When Kody Trespalacios enters the 11th grade at Palmetto High School in August, he will have firsthand knowledge of what it’s like to be immersed in the political process. Trespalacios has been fighting to preserve lacrosse as a high school sport. He’s been sending out letters to drum up support of the sport and attending public meetings with other lacrosse players to show strength in numbers.
Trespalacios has been playing lacrosse since freshman year.
“I was always a basketball player,” he says. “I wanted to play football, but I’ve always been skinny. One of my friends was a senior and he told me I should play lacrosse. Ever since, I’ve loved it.”
In Miami-Dade County, lacrosse is a club sport for public high schools. Only four large high schools have lacrosse club teams – Palmetto, Coral Reef, Killian and Columbus.
Because it’s a club sport, the boys and girls who play lacrosse have to buy their own equipment.
“We have to give a donation to play,” Trespalacios says. “We pay for the buses and we even buy our own jerseys.”
They also must travel long distances in order to play enough games because they can’t play against schools where lacrosse is a varsity sport – including Palmer Trinity, Gulliver and Ransom Everglades.
Now, the Florida High School Athletic Association has converted lacrosse into a varsity sport. If Miami-Dade doesn’t follow through and add lacrosse as a varsity sport, the school-based club teams will no longer have places to play, nor will there be enough teams left for them to compete against. There is also the danger – because of budget cuts – that lacrosse may be eliminated as a county sport.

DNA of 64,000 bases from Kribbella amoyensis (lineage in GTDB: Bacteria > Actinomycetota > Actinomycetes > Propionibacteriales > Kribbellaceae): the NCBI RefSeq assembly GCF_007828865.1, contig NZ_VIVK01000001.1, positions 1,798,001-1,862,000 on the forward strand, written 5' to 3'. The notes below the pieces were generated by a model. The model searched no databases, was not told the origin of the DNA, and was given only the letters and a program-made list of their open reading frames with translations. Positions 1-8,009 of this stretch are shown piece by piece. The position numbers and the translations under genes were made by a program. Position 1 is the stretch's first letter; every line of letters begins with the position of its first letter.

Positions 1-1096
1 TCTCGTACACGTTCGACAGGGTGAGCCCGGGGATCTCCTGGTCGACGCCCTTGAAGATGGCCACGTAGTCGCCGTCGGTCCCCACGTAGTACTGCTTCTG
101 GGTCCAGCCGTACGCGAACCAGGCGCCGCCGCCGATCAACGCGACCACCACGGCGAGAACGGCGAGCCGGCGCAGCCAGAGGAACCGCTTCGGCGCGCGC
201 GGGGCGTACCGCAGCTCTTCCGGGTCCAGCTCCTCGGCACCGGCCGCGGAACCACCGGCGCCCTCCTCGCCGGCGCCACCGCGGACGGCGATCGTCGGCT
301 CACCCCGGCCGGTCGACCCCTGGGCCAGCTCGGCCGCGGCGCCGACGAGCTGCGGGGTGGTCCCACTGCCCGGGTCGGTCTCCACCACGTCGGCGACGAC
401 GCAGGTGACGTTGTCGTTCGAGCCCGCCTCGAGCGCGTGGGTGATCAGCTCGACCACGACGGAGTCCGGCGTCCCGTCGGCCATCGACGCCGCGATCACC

As it stands now, the club team plays its home games on the Palmetto High School field. But if the school system decides against making lacrosse a varsity sport, then the team will no longer be allowed to play at the school.
“It wouldn’t be a school team anymore,” Trespalacios says. “Right now I also play for a summer club team. It’s a month-and-a-half of just tournaments. I’d rather play for my school, which is four months of playing games. It’s more fun representing my school.”
Trespalacios and lacrosse players from all the schools have been working to raise awareness of the situation and gather support for the sport.
“It’s a grassroots effort,” he says. “It’s all of us together. We’re rivals with Columbus, but we have to push together to keep playing. We have a Facebook group and there is a petition that has almost 2,000 signatures. We’re trying to form one big lacrosse family to try and get them to accept us. I emailed the superintendent of schools all this information.”
The petition addresses the budget issue by promising to raise the money for the sport and to fund those students who cannot afford to pay.
The lacrosse campaign has been interesting to Trespalacios, but also frustrating because he doesn’t know the outcome. However, he does not spend all his time fighting city hall and he is also involved in other types of community service. He and a friend hope to start a school club that will collect food and clothing for the homeless.
In the fall, Trespalacios will take three Advanced Placement classes — English, Art History and U.S. History — as well as Honors Chemistry, Honors Marine Biology and Honors Algebra. This summer, he will again be a camp counselor at the Jane Foreman Sports Camp. He worked at the camp last summer and says it was a positive experience.